But there are growing offsetting tendencies so serious as to call the overall merit of the Panthers into grave question. In the first place, there are increasing tendencies for the Panthers to abandon black nationalism almost completely for the Old Left virus of black-white Marxist working-class action. The problem is not only increasing infusions of Marxist rhetoric into the Panther material, but an unfortunate eagerness to reach out and make alliances with white radicals, thereby contradicting the whole point of black power, which is to develop separate black movements resulting in black national self-determination.

Rothbard didn’t like Marxists of course. But his disagreement with the direction they were allegedly going was “in the first place” their apparent abandonment of black nationalism. That is, black separatism.

At best, characterizing liberation movements as simply separatist or integrationist discards important subtleties, subtleties that should concern any libertarian. Also curious is that someone could hold a cosmopolitan, anti-state ideology but still dismiss integrationism after decades, centuries even, of forced segregation by the government.

More worrying still is that support for black separatism is perfectly consistent with his later overtures to white nationalists. I am not making the case here that any and all non-black people who support black nationalism must simply wish for black people to fuck off. I’m also not commenting on the conflict within black liberationists on the subject of assimilation. I’m not really touching these subjects. Instead, I only claim that support for black separatism by a white person is consistent with also supporting white supremacists, as Rothbard later did. Meaning that race is an issue for which there is continuity between the early and late Rothbard.

Indeed, the growing tendency of fascists over the decades to use a pan-secessionist strategy to network nationalism of the oppressor with those of the oppressed, fits nicely with Rothbard’s descent into the “paleo strategy” and the aforementioned overtures to the far right. As Alexander Reid Ross notes throughout Against the Fascist Creep, pan-secessionism can work as a wedge to bait-and-switch radicals into supporting white nationalism. As he notes in an interview about his book:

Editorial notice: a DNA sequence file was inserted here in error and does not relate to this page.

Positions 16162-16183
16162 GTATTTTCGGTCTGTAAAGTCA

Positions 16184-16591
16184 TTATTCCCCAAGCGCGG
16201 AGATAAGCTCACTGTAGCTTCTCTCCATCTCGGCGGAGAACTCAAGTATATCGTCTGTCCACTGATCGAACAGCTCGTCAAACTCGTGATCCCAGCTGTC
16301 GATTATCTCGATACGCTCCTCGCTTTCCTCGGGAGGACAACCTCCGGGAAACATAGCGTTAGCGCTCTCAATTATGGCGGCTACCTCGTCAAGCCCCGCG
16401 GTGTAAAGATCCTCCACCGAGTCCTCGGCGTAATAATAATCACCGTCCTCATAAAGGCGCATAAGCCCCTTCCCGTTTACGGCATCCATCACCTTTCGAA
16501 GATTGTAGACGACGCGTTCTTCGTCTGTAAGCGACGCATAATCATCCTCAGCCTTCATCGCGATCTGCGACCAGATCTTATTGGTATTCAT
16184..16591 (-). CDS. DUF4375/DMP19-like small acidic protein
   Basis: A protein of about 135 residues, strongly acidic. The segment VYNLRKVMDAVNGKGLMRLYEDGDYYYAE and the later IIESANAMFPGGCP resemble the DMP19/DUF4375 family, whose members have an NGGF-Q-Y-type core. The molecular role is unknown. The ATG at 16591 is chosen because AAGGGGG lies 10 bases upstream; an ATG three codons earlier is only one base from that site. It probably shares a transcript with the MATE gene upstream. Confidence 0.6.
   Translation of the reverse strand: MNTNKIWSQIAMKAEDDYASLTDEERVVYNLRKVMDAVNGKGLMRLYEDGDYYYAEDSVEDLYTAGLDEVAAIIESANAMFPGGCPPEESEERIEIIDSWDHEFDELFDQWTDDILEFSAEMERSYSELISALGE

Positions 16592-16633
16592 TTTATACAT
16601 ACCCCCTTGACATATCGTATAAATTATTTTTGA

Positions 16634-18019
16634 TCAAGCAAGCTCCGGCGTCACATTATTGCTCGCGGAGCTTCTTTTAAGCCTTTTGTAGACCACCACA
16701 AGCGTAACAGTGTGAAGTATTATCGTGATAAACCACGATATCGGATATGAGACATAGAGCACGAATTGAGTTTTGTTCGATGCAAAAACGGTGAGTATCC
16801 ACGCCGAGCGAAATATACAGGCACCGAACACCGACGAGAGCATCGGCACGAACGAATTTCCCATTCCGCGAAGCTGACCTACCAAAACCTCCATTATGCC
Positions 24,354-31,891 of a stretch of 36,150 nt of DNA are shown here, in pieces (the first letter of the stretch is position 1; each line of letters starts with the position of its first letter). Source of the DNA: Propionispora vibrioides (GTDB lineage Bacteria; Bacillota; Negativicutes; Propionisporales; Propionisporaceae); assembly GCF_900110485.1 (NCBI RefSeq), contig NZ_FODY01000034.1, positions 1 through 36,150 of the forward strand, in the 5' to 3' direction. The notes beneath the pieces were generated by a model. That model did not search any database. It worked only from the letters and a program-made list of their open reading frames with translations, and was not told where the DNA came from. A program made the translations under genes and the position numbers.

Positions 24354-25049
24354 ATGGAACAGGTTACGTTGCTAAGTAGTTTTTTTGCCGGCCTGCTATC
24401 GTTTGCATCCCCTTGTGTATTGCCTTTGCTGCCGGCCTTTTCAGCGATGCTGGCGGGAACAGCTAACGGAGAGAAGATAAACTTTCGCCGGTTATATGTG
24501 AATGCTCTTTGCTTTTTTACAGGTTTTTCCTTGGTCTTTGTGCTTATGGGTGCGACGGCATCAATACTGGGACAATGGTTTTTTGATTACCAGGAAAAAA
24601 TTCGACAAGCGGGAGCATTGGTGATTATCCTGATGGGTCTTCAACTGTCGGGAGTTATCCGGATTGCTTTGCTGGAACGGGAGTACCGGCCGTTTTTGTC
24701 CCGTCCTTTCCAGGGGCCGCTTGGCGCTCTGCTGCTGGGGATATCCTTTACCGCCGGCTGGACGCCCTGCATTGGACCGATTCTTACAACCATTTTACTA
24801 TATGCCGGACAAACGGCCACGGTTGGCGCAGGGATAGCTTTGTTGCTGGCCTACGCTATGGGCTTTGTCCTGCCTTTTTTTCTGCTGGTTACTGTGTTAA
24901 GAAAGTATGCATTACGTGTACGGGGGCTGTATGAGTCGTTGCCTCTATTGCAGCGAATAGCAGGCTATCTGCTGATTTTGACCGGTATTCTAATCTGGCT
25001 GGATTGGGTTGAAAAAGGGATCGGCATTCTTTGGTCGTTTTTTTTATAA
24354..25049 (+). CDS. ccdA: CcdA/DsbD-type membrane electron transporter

Without understanding the way that those ambiguous ideas are applied in different milieus, like with national anarchism and autonomous nationalism and those sorts of things, radicals can fall for easy platitudes. Pan-secessionism is another great example. When radicals start talking about the need for separatism without a clear, cosmopolitan follow-up strategy, they leave ourselves wide open to their influence and the insinuation of fascism and the ability for fascist ideas and movements to gain ground in the radical milieu and also in the broader subcultures and in mainstream cultures. When they start talking about ethnic separatism—particularly white separatism, whether de jure or de facto—they’ve basically given up the field.

It seems that the quasi-leftist early Rothbard took the bait. White supremacists supporting black liberationists when and only when they pine for a nation-state of their own has a long history. As noted in SPLC’s exposé on the KKK’s networking with Nation of Islam:

Flanked by a dozen storm troopers in swastika armbands, Rockwell told an audience of 5,000 Nation devotees that he was “proud to stand here before black men. … Elijah Muhammad is the Adolf Hitler of the black man.”

Sporadic contacts between Black Muslims and white supremacists continued after Louis Farrakhan set up his own branch of the Nation of Islam in 1975.

Klan leader Tom Metzger was so impressed with Farrakhan’s anti-Semitic bombast that he donated $100 to the Nation after a Farrakhan rally in Los Angeles in September 1985. A month later, Metzger and 200 other white supremacists from the United States and Canada gathered on a farm about 50 miles west of Detroit, where they pledged their support for the Nation of Islam.

I’m not claiming here that Rothbard was secretly part of a strategy to link up separatists and bring about a racially balkanized world. He lost interest in black nationalism as soon as he was convinced black liberationists themselves had largely abandoned these ideals for Marxism. And I give him the benefit of the doubt that he was sincere in supporting secession as a step in the direction towards seccession of the individual, however nonsensical I find that view. Rather, I believe the kinds of alliances he made and the positions he took during his era of flirting with the new left were a prelude to his later career. Some warning signs were already present and if we understand them we can avoid letting further libertarian celebrities gain too much influence and do too much damage.